The kidnapper-III – A short moral story about an ironic sense of justice


While John lay gravely ill, Gwen had the unenviable task of looking after the two tiger cubs that were growing rapidly. John Junior and Judith, in a grand ceremony, named the cubs Bobby and Billy, names which hardly did much justice to the lovely creatures. Their school friends were forever visiting. They would sit with cubs, stroking, cuddling and squeezing them with the spontaneous show of love that all children manifest for animals.

One night when the twins had gone to bed, Gwen found the cubs unusually quit. She went out to check on them and found Bobby lying still and she realized he was dead. She was hardly surprised. He had been listless in the morning, but he had taken the evening bottle of milk and even lapped the soup, she had tried them on. For a long time she sat stroking Billy, felling helpless and tried; then she put her head down and cried. Nursing a delirious husband, coping with the twins and never-ending stream of friends, had all taken their toll.

When Doctor Chakravarty came to give John his penicillin shots, she told him what had happened. “I feel all this had been just so much wasted effort. John is ever so ill because of the mauling and now one of the cubs is dead. I’m sure we’ll lose the other one, too. I don’t think this milk is sufficiently nourishing.”


The old doctor personally agreed with her, but he did not voice his fears. He could see that Gwen Upshon was much too tired and depressed. He advised, “Give the cub to a zoo, they will know how to look after it.”But Gwen was reluctant to do this without John’s consent; besides, she had no idea what the local authorities would say about the matter. It was possible they would take a dim view of someone who had tried to interfere with the wild life. Although Project Tiger was still a thing of the future and at this point of their mother could be constructed as an offence.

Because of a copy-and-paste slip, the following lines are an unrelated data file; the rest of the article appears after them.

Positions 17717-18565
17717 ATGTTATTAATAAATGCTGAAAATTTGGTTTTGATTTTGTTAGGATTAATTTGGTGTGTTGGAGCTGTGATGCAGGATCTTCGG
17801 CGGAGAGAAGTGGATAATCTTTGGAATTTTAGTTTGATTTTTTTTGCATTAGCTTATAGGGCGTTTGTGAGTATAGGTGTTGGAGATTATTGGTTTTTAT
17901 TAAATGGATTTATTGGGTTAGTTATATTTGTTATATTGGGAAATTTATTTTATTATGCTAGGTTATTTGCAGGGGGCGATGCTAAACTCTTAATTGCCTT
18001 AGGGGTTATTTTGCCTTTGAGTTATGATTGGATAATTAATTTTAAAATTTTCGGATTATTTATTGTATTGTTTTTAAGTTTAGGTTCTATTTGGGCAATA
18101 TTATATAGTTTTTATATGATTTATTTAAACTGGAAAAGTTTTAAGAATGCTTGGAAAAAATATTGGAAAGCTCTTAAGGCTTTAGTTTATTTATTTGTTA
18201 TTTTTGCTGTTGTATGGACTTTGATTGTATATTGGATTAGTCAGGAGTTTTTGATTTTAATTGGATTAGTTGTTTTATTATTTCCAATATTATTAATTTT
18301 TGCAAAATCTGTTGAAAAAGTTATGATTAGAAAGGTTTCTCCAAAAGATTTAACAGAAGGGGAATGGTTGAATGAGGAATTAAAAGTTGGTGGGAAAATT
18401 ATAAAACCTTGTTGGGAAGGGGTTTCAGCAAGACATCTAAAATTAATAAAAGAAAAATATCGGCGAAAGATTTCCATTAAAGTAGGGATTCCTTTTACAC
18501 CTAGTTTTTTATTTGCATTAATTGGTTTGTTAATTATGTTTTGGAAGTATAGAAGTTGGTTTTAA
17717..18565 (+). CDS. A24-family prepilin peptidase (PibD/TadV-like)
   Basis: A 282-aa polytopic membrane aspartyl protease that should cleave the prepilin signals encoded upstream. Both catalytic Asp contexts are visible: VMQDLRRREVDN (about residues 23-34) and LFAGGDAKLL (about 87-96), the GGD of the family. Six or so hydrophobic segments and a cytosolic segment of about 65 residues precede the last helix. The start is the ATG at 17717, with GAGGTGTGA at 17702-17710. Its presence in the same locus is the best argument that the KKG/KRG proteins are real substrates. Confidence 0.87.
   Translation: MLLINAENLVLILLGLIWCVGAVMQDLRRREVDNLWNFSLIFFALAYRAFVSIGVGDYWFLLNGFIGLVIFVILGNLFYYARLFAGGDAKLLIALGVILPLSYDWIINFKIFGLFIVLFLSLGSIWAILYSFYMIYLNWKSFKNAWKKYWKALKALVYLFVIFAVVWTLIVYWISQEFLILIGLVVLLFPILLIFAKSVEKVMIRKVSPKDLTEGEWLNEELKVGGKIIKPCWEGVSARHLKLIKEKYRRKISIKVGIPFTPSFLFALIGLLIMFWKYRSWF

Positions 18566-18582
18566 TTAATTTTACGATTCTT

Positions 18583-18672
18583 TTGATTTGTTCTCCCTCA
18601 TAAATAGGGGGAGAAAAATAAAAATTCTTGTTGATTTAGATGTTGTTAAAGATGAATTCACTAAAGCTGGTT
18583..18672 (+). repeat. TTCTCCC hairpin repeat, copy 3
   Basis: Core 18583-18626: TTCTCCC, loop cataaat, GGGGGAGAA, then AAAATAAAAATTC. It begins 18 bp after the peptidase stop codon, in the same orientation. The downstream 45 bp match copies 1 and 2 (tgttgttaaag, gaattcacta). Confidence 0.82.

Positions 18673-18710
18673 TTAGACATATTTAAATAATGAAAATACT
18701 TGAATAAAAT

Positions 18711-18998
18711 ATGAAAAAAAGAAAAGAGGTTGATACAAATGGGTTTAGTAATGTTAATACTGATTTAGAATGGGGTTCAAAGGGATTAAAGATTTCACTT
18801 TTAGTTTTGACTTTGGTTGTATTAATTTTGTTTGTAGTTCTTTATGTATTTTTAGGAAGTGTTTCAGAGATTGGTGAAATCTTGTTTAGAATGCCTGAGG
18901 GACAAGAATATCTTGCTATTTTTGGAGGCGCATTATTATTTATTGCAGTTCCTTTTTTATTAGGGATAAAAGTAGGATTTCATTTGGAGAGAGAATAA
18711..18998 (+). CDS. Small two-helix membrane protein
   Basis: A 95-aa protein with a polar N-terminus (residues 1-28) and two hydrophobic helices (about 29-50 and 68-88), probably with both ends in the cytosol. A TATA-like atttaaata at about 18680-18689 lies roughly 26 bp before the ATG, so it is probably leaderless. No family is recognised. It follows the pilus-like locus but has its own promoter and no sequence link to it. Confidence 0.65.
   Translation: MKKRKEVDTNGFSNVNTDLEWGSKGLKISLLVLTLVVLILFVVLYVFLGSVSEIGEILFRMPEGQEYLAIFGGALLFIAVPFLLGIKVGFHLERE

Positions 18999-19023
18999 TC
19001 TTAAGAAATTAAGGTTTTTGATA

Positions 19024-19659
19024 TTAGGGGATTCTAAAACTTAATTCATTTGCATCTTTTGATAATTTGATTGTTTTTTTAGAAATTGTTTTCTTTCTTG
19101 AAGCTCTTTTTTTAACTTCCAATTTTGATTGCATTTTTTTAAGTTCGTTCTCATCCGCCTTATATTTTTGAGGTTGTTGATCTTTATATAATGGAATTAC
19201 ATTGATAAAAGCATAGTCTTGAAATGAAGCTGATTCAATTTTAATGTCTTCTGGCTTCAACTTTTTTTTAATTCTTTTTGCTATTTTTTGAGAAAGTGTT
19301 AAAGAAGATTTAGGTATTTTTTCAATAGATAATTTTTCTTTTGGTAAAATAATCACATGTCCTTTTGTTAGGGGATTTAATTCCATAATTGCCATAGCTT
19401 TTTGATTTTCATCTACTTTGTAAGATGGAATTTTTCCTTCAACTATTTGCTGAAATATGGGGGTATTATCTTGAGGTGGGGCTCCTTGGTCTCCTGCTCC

That very evening, however, John seemed a little better and Gwen, not wanting to put off Billy’s fate, decided to broach the subject. “John, we lost a cub last evening and I don’t want Billy to die. Let’s give him up to the zoo.”

John become so agitated that she dropped the subject, but when he was up and about two weeks later, she brought up Billy’s deteriorating health again. John continued to resist. Gwen nagged and Billy grew thinner and less playful although his novelty, as far as the school-children were concerned, never wore off. But Judith came to hate Billy because he tended to scratch her, sometimes even drawing blood. It was on one such occasion when she ran in crying, “Please, daddy, give him away. He scratches me so badly,” that John decided to capitulate.

Finally Billy was given away to a circus. John didn’t sell him as he had planned to do. In a vague way he was hoping that by being the loser he finally making amends.


Billy remained with the circus for many years, touring all over India. When he was too old to perform he was released into a safari park which was a sanctuary for tiger. He would watch the vans filled with the tourists who came to gape and admire. Although he was old, he was still a fine-looking specimen, as his dead mother had been. The attendants fed the tiger well and at regular intervals

One day the attendants were late and feeding-time was past the stipulated hour. A van pulled up and a group of tourists sat watching and pointing at Billy who was sitting under a tree. John, grown quite old, but still full of fire, had brought his grandson, Judith’s three-year-old to the reserve park watch the tigers, those animals he loved and admired.

Billy’s stomach was growling, he looked at the van ant at a small creature waving its arms about. “Food,” through Billy, and with one bound he reached the van, which also happened to be the same color and type as the food van. Smashing the window he dragged the small boy out and raced off with him, leaving behind a stunned group of adults and a devastated John.

The kidnapped had finally himself become the kidnapper.



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